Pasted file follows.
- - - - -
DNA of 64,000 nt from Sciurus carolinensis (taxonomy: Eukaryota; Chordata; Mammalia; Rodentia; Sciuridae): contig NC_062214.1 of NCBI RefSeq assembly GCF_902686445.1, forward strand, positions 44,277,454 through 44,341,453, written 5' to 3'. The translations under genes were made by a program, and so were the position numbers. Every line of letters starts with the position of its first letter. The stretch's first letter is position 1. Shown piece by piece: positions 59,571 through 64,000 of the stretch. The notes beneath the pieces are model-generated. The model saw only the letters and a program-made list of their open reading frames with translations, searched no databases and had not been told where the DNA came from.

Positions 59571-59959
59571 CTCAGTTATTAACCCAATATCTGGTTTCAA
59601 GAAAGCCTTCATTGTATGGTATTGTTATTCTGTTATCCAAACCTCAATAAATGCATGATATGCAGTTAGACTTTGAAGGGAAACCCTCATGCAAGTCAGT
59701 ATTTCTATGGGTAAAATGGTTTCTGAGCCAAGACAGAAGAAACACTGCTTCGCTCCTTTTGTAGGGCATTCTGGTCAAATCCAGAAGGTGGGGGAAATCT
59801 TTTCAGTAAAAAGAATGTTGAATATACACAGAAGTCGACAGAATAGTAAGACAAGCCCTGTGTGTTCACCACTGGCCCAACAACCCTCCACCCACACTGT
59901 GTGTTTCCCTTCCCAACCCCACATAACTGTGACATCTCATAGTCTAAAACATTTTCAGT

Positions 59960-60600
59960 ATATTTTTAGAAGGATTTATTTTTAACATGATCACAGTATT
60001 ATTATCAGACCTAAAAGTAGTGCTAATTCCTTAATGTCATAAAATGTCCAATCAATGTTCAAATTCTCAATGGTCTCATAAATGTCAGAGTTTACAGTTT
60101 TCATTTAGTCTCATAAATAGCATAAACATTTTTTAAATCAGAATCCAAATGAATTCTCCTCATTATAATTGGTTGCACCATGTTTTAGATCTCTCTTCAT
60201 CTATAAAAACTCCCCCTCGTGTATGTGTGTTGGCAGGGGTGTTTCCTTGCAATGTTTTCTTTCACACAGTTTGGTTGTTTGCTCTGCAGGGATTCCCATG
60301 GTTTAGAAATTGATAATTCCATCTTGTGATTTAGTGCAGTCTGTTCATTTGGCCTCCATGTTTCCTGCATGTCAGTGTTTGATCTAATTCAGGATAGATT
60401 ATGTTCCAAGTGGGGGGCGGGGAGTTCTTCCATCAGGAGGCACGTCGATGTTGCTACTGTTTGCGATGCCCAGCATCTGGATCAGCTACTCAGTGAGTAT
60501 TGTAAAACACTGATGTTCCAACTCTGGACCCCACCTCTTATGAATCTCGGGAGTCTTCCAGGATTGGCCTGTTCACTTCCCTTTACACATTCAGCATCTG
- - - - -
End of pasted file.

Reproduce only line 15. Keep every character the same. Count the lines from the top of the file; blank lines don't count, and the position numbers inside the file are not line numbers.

60501 TGTAAAACACTGATGTTCCAACTCTGGACCCCACCTCTTATGAATCTCGGGAGTCTTCCAGGATTGGCCTGTTCACTTCCCTTTACACATTCAGCATCTG